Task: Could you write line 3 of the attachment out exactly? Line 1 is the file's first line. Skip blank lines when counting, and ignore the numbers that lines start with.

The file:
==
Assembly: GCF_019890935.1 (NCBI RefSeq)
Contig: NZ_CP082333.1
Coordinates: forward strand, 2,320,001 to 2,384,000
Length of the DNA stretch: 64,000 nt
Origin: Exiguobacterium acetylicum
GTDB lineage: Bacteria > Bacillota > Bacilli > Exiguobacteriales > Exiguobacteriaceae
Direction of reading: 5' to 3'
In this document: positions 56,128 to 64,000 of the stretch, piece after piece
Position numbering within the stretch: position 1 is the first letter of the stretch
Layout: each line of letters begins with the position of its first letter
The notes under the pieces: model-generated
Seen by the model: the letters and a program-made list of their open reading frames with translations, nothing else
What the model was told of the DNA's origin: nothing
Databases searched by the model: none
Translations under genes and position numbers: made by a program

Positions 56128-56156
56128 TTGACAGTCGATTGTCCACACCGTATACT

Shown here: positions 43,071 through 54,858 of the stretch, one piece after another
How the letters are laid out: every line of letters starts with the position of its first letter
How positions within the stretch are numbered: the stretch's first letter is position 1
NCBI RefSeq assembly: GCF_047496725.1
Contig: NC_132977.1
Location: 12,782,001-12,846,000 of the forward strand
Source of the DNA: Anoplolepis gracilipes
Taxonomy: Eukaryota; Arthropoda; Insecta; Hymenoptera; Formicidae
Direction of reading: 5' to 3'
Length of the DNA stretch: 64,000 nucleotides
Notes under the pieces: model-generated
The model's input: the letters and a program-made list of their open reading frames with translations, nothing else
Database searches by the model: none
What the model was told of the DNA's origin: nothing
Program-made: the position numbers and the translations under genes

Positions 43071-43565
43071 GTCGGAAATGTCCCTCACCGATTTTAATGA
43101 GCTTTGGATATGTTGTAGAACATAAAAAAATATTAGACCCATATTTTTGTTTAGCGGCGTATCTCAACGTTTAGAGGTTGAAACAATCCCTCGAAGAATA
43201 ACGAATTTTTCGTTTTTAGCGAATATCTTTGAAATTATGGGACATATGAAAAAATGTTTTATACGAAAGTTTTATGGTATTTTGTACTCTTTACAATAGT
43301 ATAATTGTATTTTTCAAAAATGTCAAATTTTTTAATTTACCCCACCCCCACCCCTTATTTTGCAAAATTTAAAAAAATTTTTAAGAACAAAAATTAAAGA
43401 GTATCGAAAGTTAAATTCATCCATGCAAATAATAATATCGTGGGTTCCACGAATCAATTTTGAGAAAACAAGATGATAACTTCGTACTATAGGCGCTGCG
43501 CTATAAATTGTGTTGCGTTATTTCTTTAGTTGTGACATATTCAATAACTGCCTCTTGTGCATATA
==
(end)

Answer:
Coordinates: forward strand, 2,320,001 to 2,384,000